Another week melts by before Lizzie can even bat an eyelash – when she’s getting up at noon every day and sulking about the house, out of the way of everyone else, the days go quickly. She hasn’t spoken to Charlotte. It’s probably the longest she’s gone without speaking to Charlotte in years. Maybe ever.
For the most part, everyone in the house has noticed her chronic bad mood and they’ve left her alone. She’s spent her time staying up until four in the morning reading and messing around with Final Cut Pro. It’s not as easy to edit videos together as Charlotte makes it look.
The effect is cyclical: every day she sleeps in later, stays up later. Her schedule drifts fifteen minutes every day until it’s just entirely out of hand.
When Jane wakes her up at six in the morning she wants to throw her pillow at her sister’s face no matter how angelic and perfectly dressed she is.
“What is it?” Lizzie asks, her words slurring together as she peeks out from under her pillow. She decides she’s not getting up unless the house is on fire.
“Can you drive me to work?” Jane asks, twisting her purse-strap around her hand.
“Can’t Bing drive you?” she asks, pulling the pillow down over her head again. Jane hovers for a moment longer and Lizzie knows she’s there. She heaves a deep sigh.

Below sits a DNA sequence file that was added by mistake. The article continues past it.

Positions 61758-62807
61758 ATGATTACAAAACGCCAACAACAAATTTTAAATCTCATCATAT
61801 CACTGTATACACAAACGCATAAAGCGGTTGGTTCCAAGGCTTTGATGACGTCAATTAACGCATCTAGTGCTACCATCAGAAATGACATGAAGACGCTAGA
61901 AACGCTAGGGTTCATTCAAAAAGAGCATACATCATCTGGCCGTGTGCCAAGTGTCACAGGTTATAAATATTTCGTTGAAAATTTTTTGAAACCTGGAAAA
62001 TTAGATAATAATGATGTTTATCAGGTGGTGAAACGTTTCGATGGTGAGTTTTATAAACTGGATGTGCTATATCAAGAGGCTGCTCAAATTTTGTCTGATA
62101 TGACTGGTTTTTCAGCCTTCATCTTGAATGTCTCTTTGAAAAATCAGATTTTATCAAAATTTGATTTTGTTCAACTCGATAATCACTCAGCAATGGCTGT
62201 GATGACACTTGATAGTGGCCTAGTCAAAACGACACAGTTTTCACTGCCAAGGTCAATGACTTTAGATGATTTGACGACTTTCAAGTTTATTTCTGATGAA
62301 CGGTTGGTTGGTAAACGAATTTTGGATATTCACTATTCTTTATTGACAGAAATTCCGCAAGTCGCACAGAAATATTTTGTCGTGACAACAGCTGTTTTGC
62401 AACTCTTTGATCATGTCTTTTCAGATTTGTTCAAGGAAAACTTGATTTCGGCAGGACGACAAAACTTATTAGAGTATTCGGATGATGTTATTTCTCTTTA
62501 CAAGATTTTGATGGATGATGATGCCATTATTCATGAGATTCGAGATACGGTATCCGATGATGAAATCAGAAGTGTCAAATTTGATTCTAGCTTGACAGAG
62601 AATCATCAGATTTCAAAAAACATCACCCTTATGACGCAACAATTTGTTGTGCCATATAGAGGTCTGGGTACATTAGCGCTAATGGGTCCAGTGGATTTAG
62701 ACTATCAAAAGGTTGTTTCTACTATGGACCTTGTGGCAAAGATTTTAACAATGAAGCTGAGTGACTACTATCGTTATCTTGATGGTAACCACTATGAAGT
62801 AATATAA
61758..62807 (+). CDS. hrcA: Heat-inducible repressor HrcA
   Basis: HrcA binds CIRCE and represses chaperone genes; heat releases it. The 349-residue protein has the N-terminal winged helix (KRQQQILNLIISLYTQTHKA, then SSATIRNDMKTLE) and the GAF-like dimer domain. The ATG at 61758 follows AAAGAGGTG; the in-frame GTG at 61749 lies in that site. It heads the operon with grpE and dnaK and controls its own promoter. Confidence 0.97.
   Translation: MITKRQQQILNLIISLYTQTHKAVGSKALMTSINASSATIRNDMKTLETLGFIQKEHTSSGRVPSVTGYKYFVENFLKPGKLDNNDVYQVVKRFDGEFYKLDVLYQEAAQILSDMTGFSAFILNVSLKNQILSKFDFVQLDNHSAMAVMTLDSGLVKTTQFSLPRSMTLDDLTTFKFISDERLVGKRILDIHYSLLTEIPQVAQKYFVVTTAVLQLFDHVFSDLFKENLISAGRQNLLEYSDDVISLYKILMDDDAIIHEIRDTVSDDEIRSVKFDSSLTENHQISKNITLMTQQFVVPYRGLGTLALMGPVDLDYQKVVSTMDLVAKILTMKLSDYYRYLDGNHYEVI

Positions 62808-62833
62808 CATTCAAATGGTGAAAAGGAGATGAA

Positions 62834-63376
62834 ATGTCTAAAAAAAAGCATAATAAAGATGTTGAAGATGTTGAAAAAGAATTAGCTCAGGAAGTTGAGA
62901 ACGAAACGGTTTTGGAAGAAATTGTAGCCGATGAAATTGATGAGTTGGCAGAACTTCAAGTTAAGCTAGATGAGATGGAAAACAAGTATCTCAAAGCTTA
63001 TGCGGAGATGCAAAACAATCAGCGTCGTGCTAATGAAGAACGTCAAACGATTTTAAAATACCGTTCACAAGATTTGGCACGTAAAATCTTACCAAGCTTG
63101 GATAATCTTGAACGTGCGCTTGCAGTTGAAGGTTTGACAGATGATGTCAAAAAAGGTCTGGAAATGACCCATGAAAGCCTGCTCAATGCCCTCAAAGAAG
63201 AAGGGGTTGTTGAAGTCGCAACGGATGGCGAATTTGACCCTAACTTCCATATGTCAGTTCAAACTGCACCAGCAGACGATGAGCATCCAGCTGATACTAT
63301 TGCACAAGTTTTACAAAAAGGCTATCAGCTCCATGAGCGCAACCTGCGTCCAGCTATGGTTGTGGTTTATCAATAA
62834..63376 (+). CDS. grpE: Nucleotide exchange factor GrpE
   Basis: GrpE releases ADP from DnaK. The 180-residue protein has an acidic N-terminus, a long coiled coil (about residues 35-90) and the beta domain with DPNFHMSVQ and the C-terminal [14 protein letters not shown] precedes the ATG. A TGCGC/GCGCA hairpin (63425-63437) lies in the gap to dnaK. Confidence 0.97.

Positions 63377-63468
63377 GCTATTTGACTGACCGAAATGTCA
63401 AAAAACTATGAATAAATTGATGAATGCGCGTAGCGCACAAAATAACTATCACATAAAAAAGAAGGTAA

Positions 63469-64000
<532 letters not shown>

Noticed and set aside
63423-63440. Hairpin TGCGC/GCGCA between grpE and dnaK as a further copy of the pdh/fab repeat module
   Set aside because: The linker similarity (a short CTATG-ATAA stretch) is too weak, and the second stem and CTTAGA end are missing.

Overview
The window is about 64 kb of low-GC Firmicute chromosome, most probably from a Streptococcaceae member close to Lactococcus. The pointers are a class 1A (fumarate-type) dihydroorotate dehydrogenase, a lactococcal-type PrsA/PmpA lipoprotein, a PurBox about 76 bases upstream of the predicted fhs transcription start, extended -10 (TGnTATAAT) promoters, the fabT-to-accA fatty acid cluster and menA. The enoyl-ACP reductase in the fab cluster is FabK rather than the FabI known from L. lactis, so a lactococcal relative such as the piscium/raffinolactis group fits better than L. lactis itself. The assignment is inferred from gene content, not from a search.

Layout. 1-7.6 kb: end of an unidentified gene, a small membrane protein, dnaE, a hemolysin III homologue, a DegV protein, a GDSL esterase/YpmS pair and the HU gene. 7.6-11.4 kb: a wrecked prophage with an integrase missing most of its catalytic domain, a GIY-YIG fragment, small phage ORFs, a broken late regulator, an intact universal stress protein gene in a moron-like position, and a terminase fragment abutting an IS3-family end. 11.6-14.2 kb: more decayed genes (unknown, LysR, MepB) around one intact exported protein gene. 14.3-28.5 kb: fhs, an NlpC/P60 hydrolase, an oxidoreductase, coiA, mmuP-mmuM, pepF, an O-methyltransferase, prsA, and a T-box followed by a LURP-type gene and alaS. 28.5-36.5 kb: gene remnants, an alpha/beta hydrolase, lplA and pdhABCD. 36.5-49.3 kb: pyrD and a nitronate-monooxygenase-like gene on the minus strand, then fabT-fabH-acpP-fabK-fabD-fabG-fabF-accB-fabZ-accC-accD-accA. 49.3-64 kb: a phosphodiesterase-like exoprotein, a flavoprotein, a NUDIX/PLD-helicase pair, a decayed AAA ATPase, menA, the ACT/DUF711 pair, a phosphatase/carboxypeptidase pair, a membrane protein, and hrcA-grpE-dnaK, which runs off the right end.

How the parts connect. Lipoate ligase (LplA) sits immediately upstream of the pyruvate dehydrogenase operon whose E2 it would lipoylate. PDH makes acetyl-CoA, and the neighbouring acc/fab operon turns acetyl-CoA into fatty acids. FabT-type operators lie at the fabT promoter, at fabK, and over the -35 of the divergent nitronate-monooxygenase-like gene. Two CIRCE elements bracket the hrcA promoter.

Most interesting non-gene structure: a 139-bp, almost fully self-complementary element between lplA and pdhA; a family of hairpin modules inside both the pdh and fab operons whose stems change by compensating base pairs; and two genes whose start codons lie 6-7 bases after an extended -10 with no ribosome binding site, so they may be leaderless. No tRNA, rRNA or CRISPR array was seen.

“Can you drive me to work, Lizzie?” Jane asks again, everything about her tone screaming don’t be difficult, don’t ask questions, please.
Lizzie doesn’t press it. She just drags herself out of bed and pulls on her sneakers.
Darcy gets back from his morning run every day promptly at seven forty-five, which is usually when Jane and Bing are out of the house and Caroline and Lizzie are sleeping in. Today, though, Lizzie is in the kitchen reading a newspaper. Darcy nearly does a double-take when he sees her there.
“You’re up early,” he comments as he pours himself a glass of orange juice. She jumps slightly, startled by his sudden appearance. And she looks dead tired, which probably doesn’t help her awareness.
“Yeah,” she rubs her eyes as she speaks. “Jane needed me to drive her to work, so I had to get up, and I figured I’d better fix my sleep schedule while I was at it…”